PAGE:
Chris told me he had been trying to remember how many butcheries like theirs there used to be in the Nelson region and he came up with a list of about 30, now they are the only traditional standalone butchery remaining in the region, the rest are in supermarkets and food stores like Westmeat and Raeward Fresh.
“There was a time when there was a small, local community butchery beside almost every corner store but they gradually closed as supermarkets expanded their meat sections and employed in-house butchers.
Pestell’s employs more than 20 permanent staff and up to 30 over summer, according to Steve “Kyle, Riche and karen have been with us for nearly 20 years and a number of staff for 10 years plus, when you find great key staff you need to look after them.
“We need to invest time in training, it is hard to find old school butchers like us and we always have a couple of apprentices on the go, we are passionate about keeping the skilled butchery trade going.”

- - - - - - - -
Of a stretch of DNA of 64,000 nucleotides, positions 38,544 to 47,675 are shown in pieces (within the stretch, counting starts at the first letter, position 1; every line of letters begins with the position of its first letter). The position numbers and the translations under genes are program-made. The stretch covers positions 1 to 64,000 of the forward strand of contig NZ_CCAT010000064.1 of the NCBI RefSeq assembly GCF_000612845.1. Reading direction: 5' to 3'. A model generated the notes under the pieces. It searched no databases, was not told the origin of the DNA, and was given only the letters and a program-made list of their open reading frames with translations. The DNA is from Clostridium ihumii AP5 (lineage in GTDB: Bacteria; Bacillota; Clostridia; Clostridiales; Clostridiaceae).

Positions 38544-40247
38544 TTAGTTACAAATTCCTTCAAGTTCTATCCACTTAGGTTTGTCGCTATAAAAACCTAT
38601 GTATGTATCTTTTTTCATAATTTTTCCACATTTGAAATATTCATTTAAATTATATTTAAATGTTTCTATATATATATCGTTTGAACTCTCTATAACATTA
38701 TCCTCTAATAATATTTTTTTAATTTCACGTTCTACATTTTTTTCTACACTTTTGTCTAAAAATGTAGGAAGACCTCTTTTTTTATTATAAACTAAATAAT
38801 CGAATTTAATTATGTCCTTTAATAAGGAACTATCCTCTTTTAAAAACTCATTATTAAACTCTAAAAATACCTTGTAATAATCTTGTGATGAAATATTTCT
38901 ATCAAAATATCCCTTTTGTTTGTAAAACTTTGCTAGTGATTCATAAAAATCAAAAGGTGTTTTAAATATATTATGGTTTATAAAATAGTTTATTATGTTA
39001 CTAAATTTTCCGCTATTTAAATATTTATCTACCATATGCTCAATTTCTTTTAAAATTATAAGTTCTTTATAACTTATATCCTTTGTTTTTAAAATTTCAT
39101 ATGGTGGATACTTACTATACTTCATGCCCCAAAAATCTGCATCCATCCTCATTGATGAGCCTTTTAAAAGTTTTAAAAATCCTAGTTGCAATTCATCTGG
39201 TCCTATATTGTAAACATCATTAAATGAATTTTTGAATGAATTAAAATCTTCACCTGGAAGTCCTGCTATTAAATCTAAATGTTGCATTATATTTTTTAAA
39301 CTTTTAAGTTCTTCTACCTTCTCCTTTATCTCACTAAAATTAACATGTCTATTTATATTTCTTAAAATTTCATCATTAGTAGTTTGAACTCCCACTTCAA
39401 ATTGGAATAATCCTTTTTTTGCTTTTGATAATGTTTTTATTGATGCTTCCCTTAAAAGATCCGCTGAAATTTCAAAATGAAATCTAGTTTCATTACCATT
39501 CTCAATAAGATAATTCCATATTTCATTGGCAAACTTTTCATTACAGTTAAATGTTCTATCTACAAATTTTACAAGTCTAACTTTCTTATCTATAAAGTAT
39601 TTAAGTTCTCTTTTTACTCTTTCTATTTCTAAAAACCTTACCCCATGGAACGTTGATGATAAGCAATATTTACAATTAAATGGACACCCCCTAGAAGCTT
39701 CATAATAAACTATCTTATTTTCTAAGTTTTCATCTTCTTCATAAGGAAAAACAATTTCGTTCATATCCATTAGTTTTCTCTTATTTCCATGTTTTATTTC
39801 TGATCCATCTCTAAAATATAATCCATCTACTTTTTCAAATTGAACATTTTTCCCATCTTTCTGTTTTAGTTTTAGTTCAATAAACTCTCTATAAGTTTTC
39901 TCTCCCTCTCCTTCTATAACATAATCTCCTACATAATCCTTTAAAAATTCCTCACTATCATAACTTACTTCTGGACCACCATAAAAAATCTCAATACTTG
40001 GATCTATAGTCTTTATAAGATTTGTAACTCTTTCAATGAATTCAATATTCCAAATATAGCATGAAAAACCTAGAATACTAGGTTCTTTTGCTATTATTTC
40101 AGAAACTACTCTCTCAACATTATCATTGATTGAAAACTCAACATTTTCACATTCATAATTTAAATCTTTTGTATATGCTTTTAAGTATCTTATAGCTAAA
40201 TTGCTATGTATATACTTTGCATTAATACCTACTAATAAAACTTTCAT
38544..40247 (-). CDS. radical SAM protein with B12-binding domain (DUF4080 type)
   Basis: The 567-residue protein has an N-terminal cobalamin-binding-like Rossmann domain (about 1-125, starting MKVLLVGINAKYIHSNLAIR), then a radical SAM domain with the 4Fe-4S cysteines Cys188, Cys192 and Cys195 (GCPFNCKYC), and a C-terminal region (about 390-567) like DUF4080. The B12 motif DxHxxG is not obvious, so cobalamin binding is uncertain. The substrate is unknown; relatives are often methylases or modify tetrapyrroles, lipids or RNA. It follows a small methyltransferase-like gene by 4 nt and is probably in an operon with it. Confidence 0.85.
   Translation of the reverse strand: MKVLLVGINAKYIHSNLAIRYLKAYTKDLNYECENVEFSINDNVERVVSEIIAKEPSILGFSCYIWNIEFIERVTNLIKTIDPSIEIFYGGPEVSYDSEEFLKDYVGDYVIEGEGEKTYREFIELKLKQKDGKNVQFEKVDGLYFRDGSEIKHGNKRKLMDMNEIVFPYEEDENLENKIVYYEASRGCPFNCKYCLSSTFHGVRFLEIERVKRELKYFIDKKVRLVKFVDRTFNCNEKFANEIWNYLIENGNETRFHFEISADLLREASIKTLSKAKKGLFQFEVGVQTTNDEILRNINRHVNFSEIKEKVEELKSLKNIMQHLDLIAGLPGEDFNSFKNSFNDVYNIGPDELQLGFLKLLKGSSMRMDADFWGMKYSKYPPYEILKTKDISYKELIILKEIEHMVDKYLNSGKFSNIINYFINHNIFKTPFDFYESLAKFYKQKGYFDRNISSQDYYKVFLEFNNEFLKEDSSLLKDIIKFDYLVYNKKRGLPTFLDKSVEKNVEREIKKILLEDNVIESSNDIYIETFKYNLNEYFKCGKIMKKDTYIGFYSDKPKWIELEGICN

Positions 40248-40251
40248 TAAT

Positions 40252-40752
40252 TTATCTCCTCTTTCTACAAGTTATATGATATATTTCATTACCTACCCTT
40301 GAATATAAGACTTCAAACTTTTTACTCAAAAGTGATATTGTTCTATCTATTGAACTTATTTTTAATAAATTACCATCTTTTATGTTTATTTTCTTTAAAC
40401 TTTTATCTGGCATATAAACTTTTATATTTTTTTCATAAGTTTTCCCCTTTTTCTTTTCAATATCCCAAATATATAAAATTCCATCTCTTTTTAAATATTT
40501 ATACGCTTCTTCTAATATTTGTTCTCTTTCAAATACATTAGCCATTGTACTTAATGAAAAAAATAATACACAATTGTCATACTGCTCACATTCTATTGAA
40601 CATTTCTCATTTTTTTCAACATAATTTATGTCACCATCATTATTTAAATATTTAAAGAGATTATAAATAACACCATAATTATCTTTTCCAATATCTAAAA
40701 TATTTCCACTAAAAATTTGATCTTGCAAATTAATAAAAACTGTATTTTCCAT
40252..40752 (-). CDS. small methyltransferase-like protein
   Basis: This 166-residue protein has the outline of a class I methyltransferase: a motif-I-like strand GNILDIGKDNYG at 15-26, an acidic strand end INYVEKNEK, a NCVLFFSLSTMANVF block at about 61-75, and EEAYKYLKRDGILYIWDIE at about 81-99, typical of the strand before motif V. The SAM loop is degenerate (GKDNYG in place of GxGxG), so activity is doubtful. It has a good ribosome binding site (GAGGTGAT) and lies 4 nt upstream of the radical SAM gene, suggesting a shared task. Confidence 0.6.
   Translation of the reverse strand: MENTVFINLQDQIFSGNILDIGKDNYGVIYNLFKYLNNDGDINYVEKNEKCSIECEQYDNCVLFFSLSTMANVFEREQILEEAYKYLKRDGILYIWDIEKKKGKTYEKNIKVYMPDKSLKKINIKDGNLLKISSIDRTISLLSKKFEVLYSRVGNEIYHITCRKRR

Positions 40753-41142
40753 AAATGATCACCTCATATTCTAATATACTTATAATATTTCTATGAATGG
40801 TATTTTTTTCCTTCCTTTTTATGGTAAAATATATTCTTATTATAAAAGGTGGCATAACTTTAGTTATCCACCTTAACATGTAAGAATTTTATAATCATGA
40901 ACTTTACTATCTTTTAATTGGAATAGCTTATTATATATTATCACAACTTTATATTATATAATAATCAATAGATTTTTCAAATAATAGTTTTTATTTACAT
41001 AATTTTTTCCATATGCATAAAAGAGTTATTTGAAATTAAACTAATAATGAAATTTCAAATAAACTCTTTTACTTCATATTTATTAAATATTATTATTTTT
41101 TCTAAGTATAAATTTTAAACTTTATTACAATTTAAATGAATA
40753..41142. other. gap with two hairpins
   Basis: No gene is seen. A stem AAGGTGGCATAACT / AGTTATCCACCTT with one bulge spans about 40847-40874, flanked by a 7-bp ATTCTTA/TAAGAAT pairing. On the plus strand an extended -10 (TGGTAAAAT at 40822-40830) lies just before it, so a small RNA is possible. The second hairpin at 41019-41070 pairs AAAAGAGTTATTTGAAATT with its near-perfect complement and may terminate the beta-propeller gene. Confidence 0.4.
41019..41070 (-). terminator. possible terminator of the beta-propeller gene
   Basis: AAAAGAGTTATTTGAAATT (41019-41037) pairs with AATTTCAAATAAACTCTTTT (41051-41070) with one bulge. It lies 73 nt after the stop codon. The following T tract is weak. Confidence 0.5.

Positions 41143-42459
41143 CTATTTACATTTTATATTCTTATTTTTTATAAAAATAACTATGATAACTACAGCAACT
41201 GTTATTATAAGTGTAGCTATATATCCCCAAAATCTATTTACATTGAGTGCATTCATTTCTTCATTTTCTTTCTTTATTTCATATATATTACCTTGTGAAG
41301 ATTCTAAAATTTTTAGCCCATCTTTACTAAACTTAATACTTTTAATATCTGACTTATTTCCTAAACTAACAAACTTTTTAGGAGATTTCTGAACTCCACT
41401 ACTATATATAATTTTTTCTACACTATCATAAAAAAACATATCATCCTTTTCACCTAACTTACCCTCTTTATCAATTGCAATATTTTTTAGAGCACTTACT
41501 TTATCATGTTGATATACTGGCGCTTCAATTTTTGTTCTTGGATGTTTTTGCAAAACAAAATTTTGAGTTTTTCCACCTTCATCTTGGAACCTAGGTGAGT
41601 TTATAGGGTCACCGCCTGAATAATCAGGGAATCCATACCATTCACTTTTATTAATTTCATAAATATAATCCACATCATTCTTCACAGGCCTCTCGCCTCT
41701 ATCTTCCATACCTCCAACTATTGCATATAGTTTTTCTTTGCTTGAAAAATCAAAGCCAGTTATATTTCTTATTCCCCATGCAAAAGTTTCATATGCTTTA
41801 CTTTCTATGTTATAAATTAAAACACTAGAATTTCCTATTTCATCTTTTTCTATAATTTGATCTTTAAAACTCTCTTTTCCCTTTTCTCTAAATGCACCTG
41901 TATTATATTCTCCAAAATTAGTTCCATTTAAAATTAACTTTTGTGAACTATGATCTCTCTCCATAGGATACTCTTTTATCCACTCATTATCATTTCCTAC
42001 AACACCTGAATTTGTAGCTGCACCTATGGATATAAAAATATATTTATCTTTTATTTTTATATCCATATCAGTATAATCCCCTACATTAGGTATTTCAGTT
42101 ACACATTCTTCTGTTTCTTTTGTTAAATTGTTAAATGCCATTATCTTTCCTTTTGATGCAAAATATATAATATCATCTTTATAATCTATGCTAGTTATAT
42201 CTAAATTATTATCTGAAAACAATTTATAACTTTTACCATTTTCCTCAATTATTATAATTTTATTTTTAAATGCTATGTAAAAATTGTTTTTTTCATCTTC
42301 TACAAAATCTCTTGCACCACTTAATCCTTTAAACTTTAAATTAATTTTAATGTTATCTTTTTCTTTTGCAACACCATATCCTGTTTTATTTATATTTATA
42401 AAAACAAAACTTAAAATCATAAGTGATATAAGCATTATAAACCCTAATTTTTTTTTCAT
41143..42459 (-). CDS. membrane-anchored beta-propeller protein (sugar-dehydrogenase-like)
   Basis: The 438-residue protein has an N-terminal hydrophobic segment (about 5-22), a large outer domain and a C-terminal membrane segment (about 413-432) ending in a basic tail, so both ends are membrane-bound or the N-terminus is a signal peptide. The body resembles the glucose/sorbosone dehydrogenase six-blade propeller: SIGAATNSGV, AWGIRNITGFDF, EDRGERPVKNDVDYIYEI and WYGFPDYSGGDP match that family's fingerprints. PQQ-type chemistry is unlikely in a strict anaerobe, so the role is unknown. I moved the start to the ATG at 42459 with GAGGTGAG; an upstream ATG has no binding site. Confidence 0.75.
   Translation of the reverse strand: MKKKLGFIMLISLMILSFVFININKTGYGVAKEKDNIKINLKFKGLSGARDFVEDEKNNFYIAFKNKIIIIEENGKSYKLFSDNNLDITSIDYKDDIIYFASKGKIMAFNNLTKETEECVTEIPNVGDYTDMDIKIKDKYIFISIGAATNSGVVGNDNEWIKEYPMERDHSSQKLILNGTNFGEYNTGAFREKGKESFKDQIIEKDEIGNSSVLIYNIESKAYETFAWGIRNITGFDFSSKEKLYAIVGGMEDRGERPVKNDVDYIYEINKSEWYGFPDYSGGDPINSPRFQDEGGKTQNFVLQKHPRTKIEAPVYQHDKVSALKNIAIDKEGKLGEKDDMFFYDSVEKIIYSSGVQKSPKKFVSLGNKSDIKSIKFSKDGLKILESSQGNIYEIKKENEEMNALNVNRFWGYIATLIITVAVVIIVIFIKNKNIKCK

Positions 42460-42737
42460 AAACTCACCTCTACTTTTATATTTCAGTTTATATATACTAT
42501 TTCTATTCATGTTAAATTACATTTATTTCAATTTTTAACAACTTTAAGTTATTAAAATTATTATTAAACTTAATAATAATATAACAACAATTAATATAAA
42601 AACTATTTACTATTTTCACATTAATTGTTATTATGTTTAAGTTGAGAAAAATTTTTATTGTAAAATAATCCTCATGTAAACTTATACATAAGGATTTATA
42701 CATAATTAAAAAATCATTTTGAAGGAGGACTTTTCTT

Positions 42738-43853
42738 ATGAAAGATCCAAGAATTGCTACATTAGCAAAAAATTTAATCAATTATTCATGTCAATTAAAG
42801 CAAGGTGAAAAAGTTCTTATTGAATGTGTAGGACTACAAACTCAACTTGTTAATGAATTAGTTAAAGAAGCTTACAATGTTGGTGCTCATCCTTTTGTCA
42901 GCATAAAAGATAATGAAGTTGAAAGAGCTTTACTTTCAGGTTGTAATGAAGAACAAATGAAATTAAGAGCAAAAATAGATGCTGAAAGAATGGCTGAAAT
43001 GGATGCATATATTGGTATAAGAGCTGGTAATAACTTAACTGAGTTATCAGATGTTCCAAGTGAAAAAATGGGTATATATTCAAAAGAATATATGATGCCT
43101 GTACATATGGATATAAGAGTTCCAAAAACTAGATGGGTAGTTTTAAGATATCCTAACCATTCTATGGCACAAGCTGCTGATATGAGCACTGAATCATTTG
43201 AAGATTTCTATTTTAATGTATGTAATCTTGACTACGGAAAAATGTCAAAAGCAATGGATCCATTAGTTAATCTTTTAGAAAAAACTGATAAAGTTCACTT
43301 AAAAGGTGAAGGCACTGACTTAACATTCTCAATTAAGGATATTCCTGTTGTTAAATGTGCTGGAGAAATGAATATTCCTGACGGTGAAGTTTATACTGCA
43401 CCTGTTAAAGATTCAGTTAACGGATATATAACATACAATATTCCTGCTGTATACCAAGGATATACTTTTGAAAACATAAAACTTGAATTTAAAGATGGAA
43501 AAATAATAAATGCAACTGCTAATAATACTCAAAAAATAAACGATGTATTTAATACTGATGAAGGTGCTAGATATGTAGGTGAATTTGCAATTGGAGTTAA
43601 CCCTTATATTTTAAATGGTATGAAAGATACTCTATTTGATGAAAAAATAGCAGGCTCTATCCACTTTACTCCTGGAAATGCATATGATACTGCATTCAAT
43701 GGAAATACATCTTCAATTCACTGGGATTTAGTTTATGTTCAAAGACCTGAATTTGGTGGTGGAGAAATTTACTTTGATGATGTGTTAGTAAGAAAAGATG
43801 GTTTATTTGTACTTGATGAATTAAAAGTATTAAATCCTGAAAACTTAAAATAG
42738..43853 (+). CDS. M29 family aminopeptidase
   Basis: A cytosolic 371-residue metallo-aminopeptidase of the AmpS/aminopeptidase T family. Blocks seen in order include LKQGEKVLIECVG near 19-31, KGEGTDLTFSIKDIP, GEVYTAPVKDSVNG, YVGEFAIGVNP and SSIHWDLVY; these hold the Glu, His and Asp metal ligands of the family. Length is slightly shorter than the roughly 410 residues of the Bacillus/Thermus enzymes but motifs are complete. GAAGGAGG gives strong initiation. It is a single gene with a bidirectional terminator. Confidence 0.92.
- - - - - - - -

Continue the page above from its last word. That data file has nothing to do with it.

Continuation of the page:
The Pestell’s Rai Valley Bacon business may be very successful and is continuing to expand, they have just leased a further storage warehouse and will be constructing more freezer and chiller space in the warehouse, but this business is built on old fashioned hard work, taking calculated risks and letting the quality of their product speak for itself, as Chris says “we want to focus on producing the very best product we can rather than trying to sell something we aren’t happy with, if the product is great people will buy it.”